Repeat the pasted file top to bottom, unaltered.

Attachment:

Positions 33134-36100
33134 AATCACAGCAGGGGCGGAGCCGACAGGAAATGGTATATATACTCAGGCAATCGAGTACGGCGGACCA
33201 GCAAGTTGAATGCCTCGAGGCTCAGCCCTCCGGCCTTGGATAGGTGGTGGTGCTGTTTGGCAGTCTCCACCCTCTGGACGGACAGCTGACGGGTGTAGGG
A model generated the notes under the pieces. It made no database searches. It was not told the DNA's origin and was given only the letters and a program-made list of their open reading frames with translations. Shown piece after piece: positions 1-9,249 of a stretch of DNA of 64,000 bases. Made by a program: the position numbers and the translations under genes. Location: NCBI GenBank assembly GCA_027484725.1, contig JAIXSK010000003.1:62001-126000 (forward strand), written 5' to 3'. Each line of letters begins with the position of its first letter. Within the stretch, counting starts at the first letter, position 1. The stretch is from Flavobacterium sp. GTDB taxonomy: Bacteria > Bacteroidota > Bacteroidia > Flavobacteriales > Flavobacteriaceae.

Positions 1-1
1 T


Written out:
Positions 33134-36100
33134 AATCACAGCAGGGGCGGAGCCGACAGGAAATGGTATATATACTCAGGCAATCGAGTACGGCGGACCA
33201 GCAAGTTGAATGCCTCGAGGCTCAGCCCTCCGGCCTTGGATAGGTGGTGGTGCTGTTTGGCAGTCTCCACCCTCTGGACGGACAGCTGACGGGTGTAGGG
A model generated the notes under the pieces. It made no database searches. It was not told the DNA's origin and was given only the letters and a program-made list of their open reading frames with translations. Shown piece after piece: positions 1-9,249 of a stretch of DNA of 64,000 bases. Made by a program: the position numbers and the translations under genes. Location: NCBI GenBank assembly GCA_027484725.1, contig JAIXSK010000003.1:62001-126000 (forward strand), written 5' to 3'. Each line of letters begins with the position of its first letter. Within the stretch, counting starts at the first letter, position 1. The stretch is from Flavobacterium sp. GTDB taxonomy: Bacteria > Bacteroidota > Bacteroidia > Flavobacteriales > Flavobacteriaceae.

Positions 1-1
1 T